Over 32.1 million working people in the United States—more than one in five—work part-time in 2021, and nearly six in ten part-time workers are women. Many people work part time to support their families while caring for loved ones, going to school, or attending to other obligations, but are penalized for choosing part-time work in terms of pay, benefits, and opportunities to advance. And for many others, working part time isn’t a choice at all: some employers, especially in low-wage service industries, rarely offer full-time positions, and some employees—especially women—find that caregiving or other responsibilities preclude full-time work, particularly during the COVID-19 pandemic.
Relative to their full-time counterparts, part-time employees frequently make less per hour, face unpredictable schedules, lack access to important workplace benefits, and are denied promotion opportunities. Research from the Economic Policy Institute indicates that, across occupations, part-time workers are paid nearly 20 percent less per hour than their full-time counterparts. Working part time more than doubles the likelihood of having work hours that vary weekly, and employers are more likely to give part-time employees short notice of their work schedules. Research also shows that employers are more likely to promote full-time workers than part-time workers. Part-time workers also frequently lack access to employer-sponsored benefits such as health insurance, retirement benefits, and paid—or even unpaid—time off. The lack of workplace protections for part-time workers was acutely felt during the height of the pandemic, when 70 percent of mothers working part-time jobs reported taking unpaid sick leave to care for their children.
For millions of people across the country, working part time is not a choice. About 4.9 million part-time workers—more than one in seven—work part time “involuntarily” (as defined by the Bureau of Labor Statistics) and would prefer full-time work. And this estimate does not capture people who want to work part time but receive fewer hours than they are seeking from their employer—a scenario that is common in many low-paid service sector jobs. Research from the Center for Law and Social Policy indicates that up to 40 percent of all people working part time would prefer more hours, including half of people working part time in service occupations. In addition, for some people—especially women—the “choice” of part-time work may be forced by high child care costs or inflexible and unpredictable work schedules. While rates of involuntary part-time work have come down from their 2020 peaks, the risks posed by new variants of the coronavirus and continued economic uncertainty continue to create instability for part-time workers.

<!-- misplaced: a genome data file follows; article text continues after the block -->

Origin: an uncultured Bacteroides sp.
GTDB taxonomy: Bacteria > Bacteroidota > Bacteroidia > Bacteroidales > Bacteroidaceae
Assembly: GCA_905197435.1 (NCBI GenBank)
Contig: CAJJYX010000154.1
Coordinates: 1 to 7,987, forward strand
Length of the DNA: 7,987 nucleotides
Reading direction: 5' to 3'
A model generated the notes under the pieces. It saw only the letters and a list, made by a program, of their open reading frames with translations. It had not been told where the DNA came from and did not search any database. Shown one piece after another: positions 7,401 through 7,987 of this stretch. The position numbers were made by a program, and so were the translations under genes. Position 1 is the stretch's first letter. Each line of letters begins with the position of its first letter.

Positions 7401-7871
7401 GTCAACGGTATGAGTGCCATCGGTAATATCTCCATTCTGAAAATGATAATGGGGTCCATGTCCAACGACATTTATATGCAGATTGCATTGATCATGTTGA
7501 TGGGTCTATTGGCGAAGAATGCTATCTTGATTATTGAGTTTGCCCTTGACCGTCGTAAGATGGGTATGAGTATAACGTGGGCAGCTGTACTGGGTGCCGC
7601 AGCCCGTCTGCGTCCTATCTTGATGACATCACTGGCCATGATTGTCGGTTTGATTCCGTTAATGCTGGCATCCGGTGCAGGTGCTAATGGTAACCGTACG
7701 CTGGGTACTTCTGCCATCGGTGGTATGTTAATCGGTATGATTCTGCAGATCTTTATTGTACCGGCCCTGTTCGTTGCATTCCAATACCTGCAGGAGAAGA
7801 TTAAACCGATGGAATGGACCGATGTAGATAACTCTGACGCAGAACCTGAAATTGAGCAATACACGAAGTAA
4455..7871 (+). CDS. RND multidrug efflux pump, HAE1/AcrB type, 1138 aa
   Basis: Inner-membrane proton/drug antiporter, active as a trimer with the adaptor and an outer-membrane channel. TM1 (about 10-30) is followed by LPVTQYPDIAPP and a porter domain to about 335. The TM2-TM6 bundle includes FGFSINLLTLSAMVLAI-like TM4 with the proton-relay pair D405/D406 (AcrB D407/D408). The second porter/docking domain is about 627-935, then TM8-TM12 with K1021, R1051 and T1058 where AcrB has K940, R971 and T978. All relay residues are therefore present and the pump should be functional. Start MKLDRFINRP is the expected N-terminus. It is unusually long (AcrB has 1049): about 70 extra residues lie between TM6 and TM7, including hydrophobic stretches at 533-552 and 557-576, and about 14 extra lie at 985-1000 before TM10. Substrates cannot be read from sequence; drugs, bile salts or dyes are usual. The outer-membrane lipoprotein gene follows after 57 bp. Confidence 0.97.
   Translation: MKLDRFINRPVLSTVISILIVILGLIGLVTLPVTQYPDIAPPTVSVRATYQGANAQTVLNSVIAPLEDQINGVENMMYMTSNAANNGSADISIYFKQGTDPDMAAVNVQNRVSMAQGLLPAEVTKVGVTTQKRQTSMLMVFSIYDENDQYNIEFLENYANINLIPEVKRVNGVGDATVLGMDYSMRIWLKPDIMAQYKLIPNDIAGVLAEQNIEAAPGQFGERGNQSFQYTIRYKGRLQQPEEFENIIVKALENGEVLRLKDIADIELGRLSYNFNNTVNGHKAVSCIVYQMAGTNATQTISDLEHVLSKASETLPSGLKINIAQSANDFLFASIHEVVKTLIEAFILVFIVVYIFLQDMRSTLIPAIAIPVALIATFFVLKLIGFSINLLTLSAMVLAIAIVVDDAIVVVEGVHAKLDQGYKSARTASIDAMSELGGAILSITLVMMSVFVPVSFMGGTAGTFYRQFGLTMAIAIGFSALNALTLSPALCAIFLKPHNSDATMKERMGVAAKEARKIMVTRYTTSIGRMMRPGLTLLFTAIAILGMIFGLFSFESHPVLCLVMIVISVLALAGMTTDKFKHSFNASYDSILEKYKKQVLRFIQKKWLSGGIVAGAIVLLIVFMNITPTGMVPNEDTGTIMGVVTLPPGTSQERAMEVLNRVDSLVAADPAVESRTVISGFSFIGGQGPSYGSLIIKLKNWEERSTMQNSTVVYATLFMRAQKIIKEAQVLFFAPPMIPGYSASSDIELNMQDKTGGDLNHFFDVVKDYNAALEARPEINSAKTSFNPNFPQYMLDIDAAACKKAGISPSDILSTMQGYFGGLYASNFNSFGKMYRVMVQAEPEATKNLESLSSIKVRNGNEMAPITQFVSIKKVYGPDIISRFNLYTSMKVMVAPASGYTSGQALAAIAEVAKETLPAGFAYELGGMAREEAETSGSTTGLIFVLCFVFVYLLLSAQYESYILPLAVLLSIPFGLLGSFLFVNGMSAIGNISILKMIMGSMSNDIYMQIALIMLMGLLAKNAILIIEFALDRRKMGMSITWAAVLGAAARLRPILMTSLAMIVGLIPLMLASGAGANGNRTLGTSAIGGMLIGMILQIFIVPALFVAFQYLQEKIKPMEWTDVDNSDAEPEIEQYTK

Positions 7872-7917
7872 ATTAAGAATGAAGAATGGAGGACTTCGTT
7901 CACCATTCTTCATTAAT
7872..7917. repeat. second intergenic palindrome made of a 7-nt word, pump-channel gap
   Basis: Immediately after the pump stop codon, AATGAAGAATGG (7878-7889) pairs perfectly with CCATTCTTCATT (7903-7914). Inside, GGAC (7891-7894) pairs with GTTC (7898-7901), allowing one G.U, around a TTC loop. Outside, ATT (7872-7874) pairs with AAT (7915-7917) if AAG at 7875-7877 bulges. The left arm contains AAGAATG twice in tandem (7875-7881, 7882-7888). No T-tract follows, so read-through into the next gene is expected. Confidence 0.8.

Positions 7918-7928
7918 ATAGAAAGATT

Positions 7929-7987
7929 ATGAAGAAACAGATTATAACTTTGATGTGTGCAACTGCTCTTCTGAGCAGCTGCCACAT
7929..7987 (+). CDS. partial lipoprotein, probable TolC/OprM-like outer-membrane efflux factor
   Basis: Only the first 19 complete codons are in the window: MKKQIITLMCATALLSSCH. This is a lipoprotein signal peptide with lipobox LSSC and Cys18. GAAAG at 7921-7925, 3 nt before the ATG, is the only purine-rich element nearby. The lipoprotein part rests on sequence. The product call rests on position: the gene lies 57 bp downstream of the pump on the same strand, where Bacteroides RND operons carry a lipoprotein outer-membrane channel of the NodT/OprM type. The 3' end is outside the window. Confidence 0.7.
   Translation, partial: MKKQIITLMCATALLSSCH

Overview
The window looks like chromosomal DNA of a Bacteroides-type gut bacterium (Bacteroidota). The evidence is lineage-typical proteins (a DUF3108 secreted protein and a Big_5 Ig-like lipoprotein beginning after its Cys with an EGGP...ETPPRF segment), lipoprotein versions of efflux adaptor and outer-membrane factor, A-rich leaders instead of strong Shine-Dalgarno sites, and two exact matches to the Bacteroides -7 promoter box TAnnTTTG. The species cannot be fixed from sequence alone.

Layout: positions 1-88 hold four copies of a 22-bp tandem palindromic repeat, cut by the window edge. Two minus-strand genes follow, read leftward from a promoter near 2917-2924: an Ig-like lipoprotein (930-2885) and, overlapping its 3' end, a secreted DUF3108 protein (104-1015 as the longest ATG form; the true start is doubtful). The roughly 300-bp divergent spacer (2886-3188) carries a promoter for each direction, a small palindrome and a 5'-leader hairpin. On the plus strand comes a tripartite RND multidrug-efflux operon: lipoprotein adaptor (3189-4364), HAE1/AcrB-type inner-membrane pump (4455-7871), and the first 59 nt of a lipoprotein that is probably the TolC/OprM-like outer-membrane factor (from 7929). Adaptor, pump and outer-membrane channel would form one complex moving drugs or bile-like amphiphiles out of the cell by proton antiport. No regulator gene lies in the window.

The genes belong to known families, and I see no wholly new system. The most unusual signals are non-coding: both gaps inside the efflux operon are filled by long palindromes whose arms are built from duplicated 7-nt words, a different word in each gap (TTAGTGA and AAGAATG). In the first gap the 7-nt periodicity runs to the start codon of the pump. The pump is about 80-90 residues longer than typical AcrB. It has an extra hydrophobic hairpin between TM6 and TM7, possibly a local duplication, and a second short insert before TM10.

With low pay, volatile work hours and incomes, and little opportunity to advance in the workplace, part-time workers struggle to make ends meet. The challenges of part-time work have severe consequences for working families, as many people working part-time—predominantly women—are primary earners for their households. About one in ten part-time workers lives in poverty—four times the rate of poverty experienced by full-time workers. The economic hardship that many women of color and their families face is particularly pronounced: more than one in six Black women (18.1%) and nearly one in six Latinas (16.1%) working part time are living in poverty. Addressing this reality, and improving the quality of part-time work, is key to promoting family economic security and to reducing gender and racial income disparities.
The Part-Time Worker Bill of Rights would expand workplace protections and access to benefits for people working part time, helping them support themselves and their families. The Act would provide part-time employees with:
- Part-time parity. For jobs that require substantially similar skills, responsibilities, and duties, employers would be required to treat part-time and full-time employees equally, including with regard to wages, ability to accrue benefits, and eligibility for promotions.
- Access to hours. Some employers spread hours among a large pool of part-time staff in order to “flex up” on short notice, rather than offering stable, full-time positions. By requiring employers to offer additional available hours to their qualified existing employees before hiring new employees, temporary employees, or contractors to work those hours, the law would promote more adequate hours for part-time employees and full-time work for people who want it.
- Employer pension plans. The Act would modify the Employee Retirement Income Security Act of 1974 (ERISA) to allow part-time workers who have worked at least 500 hours for two consecutive years to access the employer-sponsored retirement plans available to full-time workers.
- Family and medical leave. Access to leave—both paid and unpaid—is notably lacking in the U.S., especially for part-time workers. The Act would eliminate the “hours of service” requirement from the Family and Medical Leave Act (FMLA), which would allow any employee who has worked for their employer for least 12 months—regardless of how many hours they work per week—to be eligible for unpaid leave under the FMLA.
Together, the Part-Time Worker Bill of Rights and the Schedules that Work Act will create federal protections to establish a fair workweek for people working in low-paid and hourly jobs, improving job quality and promoting equity in the modern economy.